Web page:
# The Golden Ratio

## A Mathematically Metallic Mean

In mathematics, the Fibonacci numbers form a sequence, such that each number is the sum of the two preceding numbers, starting from 0 and 1:

0, 1, 1, 2, 3, 5, 8, 13, 21, 34, 55,…

These are named after the Italian mathematician Leonardo of Pisa, later known as Fibonacci, but they were really discovered much earlier by the ancient Indian mathematician Acharya Pingala. The set of numbers appears to have first arisen circa 200 BCE in a work regarding the enumeration of possible patterns of poetry formed from syllables of two lengths. Thus, the numbers were originally part of Eastern Asian mathematics. Then, more than a millennium later, Fibonacci introduced the sequence to Western European mathematics, in his 1202 book *Liber Abaci*. So, the so-called Fibonacci sequence should really be known as the Pingala sequence, but I will use the label that everyone is familiar with to avoid confusion.

In line with this, a specific ratio can be derived from the Fibonacci sequence. This results in what is known as the Golden Ratio:

1:1.618

This can also be obtained by cutting a line segment into unequal pieces of length denoted “*a*” and “*b*”, such that the ratio of *a* to *b* is the same as the ratio of *a*+*b* to *a*. In other words, the large segment over the medium segment equals the medium segment over the small segment:

This gives rise to the most irrational of all irrational numbers if such a thing can be said to exist. Simply put, an irrational number is one that cannot be expressed by a fraction of integers, or whole numbers. So, although the actual ratio is an irrational number that never resolves, it can be functionally reduced to the specific growth rate of 1 to 1.618. Mathematically, this is known as phi, and it is represented by the symbol Ф. This is best illustrated by the Golden Rectangle whose longer edge is 1.618 times longer than the shorter edge. Therefore, if a rectangle has an aspect ratio of Ф then it can be continuously subdivided into a square and a Golden Rectangle. Then, a Golden Spiral which necessarily has a growth factor of Ф can be placed over this:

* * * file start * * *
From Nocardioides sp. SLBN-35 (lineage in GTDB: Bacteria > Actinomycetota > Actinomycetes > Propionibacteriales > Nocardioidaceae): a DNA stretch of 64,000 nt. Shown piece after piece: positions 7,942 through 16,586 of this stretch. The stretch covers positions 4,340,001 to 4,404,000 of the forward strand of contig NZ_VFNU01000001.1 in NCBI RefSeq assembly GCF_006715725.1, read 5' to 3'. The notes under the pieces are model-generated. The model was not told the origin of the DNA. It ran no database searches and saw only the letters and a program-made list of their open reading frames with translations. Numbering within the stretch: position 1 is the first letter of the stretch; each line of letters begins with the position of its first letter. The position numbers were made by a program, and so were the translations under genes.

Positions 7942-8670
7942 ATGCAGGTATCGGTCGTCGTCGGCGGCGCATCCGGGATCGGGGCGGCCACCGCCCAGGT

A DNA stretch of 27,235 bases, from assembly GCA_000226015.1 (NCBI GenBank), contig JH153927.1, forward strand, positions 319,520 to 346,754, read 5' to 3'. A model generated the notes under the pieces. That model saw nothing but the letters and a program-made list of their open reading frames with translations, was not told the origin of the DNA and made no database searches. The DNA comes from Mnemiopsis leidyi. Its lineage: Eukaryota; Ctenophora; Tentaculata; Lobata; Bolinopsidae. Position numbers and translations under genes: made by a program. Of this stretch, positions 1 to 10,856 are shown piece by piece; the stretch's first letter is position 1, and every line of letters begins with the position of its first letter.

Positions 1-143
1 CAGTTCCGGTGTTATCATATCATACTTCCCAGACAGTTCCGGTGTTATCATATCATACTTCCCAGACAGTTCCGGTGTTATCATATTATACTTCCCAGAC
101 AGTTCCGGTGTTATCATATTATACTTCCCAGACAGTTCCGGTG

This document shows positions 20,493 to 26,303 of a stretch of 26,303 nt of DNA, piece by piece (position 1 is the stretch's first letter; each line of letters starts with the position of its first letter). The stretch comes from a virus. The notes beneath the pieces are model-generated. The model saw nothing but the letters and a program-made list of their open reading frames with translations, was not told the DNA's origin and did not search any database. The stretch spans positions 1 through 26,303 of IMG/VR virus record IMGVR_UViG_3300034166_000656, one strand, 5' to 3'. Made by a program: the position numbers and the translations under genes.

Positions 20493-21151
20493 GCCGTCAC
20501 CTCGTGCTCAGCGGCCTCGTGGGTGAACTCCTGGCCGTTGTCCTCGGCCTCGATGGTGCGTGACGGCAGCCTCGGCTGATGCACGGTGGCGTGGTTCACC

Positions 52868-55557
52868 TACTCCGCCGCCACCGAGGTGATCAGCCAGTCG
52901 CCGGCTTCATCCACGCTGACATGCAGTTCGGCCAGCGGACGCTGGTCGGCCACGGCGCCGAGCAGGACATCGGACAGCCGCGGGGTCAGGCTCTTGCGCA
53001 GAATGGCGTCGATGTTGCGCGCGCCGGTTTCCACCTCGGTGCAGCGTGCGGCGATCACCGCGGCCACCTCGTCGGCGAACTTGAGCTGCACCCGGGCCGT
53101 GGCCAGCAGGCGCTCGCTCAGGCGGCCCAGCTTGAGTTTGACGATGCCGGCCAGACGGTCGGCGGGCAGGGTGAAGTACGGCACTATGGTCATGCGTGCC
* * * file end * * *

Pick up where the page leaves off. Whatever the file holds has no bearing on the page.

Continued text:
In line with this, the Golden Ratio is one more than its reciprocal:

Ф=(1/Ф+1)

This is equivalent to the following quadratic equation:

Ф²-Ф-1=0

Of course, there are two conjugate solutions to this problem, with one being positive and the other negative:

(1+ √5)/2

(1- √5)/2

However, since phi is the ratio of two lengths, it has to be the positive solution. This must also mean that the conjugate of Ф is the negative reciprocal. To better understand how this all works, it’s important to know the difference between infinite irrational numbers and finite rational numbers. For instance, 23/16 is equal to 1 plus 1 over 2 plus 1 over 3 plus 1 over 2. This is an example of a finite continued fraction applied to a rational number, and this is very different from the endless elegance of the number Ф. Notice that if we zoom in on the first denominator it’s identical to the entire continued fraction:

Now consider cutting off the continuing fraction after one nesting level, and then two, and so on:

1/1, 2/1, 3/2, 5/3,…

These terms are the best rational approximations to Ф with that denominator or lower. Plus, those are precisely the ratios of successive Fibonacci terms. More importantly, this tends toward phi in the infinite limit. Consider a geometric sequence in which each successive term is exactly Ф times the previous term:

1, Ф, Ф², Ф³,…

Notice that the third term is exactly the sum of the previous two, remembering the quadratic equation that phi satisfies:

1+Ф=Ф²

Every term in the sequence is always the sum of the previous two. Thus, a geometric sequence whose term ratio is Ф will automatically satisfy the Fibonacci recurrence relation. In fact, any sequence satisfying this same recurrence relation will get closer and closer to being geometric with phi as the term ratio. The thing is that the Golden Ratio is about so much more than just math. The concept is used across a number of different disciplines. It’s incredibly useful for calculation, application, and even inspiration.

The Golden Ratio is commonly found in nature, among countless different animate and inanimate forms. Plus, when it’s used in design, as it often is, it fosters organic looking compositions that are very aesthetically pleasing. Our souls seem to yearn for the divine curve of the Golden Spiral. The way I see it, this is sacred geometry that evokes something very spiritual from deep within us. In addition to that, our eyes and brains are hard-wired to prefer objects that make use of the Golden Ratio. That’s why every great artist from Leonardo da Vinci to Salvador Dali has used the perfect proportion to create the most inherently pleasing shapes imaginable.

Ultimately, for all of these reasons and so many more, this specific metallic mean really does mean something special. As far as I can tell, Ф is the most profoundly purposeful number there is. The bottom line is that this particular string of digits is of fundamental importance:

1.61803398874989484820458…